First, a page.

Air compressed (pressurised) in a container can be used as a power source. Applications for compressed air include pneumatic tools such as jackhammers, drills, spray-painters, and processes like mineral sorting, automotive manufacturing and water treatment. Around 10% of all electricity generated in Australia is expended on the production of compressed air.
An advantage of pneumatic tools is that several can be run in a system without each needing its own internal motor. This means the tools can be more compact, lighter and easier to use in confined spaces.
The cost of compressed air is (or has been) many times that of other energy transfer methods. Although air itself is a clean resource in endless supply, it requires electrical energy to compress it for industrial use.
As much as 30% of a site’s electricity use can be consumed by this process. Also, up to 90% of the energy used to compress air can be wasted in the process. On top of this, up to 50% of compressed air is lost in leakages, even in new equipment.
However, recent innovations in energy storage have led to methods of capturing the heat energy previously wasted in air compression. Additionally, compressing air can be an almost entirely clean process when the initial energy is obtained from the wind or sun.
Where compressed air equipment is required, optimisation of its efficiency is essential.
Compressed air energy storage (CAES) is a grid-scale method of storing energy that’s generated at one time then contained for later use. ‘Excess’ energy generated at off-peak can be and stored as compressed air and then converted back into electricity for supply during peak demand. An entire CAES system can consist of little more than steel, water and air—powered by wind or sun. A CAES station is therefore a renewable energy plant.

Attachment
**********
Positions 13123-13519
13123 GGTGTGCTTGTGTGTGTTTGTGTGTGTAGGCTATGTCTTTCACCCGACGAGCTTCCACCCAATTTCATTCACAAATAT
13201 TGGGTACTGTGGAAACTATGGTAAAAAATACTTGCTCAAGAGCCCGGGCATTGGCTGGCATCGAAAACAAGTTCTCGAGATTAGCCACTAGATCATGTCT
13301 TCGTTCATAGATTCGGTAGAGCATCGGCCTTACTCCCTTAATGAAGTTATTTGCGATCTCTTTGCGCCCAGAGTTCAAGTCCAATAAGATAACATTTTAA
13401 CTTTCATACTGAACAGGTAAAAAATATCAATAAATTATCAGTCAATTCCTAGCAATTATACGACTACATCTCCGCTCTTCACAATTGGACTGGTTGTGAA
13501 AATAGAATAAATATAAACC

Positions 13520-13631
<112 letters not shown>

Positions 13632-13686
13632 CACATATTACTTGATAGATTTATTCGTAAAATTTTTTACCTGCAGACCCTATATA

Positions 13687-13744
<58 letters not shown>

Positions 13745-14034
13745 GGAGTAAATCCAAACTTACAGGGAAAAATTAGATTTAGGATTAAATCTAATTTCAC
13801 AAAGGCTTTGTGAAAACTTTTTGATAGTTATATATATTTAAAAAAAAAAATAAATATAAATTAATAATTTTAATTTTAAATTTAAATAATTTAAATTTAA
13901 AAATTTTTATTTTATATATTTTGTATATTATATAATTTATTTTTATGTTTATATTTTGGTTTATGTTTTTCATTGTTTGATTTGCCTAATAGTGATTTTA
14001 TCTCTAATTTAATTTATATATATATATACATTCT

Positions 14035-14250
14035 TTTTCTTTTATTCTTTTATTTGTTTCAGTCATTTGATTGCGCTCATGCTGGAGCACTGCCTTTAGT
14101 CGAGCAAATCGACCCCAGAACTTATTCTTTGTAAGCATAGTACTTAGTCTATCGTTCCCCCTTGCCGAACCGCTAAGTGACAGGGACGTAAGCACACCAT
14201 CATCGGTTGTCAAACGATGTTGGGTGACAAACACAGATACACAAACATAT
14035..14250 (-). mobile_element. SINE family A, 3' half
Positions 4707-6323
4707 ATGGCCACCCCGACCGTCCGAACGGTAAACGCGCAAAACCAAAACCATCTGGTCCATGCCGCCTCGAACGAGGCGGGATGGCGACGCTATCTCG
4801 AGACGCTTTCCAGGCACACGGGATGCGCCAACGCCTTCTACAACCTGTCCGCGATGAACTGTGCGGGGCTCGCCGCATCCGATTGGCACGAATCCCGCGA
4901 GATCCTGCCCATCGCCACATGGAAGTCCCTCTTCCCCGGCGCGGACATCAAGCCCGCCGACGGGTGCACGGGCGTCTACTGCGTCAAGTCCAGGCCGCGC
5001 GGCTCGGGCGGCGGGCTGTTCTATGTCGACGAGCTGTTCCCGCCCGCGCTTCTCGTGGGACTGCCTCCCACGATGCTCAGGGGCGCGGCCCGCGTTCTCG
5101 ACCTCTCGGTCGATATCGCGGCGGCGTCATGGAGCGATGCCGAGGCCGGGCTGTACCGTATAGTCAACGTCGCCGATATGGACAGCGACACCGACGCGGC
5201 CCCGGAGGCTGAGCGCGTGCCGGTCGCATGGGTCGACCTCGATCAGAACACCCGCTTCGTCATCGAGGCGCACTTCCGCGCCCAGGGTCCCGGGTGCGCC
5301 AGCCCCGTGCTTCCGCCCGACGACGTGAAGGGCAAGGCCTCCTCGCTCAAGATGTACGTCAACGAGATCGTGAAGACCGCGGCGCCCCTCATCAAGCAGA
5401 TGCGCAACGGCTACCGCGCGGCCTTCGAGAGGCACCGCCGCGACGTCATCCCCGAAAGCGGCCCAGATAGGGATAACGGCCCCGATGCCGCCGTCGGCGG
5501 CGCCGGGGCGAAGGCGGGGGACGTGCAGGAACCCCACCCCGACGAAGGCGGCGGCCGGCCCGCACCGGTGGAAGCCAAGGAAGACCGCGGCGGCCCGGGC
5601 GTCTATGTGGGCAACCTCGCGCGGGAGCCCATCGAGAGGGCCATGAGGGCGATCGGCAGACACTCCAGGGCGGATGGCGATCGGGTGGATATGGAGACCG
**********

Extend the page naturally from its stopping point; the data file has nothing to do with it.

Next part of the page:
The feasibility of small-scale CAES for home or building use is being investigated.
Ways to save
Maintain correct settings
Ensure that air compression equipment is correctly calibrated, adequate and appropriate to task.
Find leaks and fix them
Leakage rates can be as high as 50% in poorly maintained compressed air systems. Leaks can be detected with ultrasonic equipment or, more simply, by applying soapy water to exterior pipework and looking for air bubbles.
Limit the need for compressed air applications, and use the minimum pressure required for a task. Switch off when not in use, because an idling compressor uses 40% of its full load.
Use a variable-speed compressor
Modern variable-speed compressors adjust to meet demand, unlike older constant-speed models. One variable-speed 100 hp compressor is much more efficient than four fixed-speed 25 hp units. It also enables easier control. Variable-speed drives, however, can be more sensitive and require more maintenance.
Use more energy-efficient technologies than compressed air, such as electric motors rather than air-powered motors. Electrical power-tools, in many cases, are more cost-effective alternatives.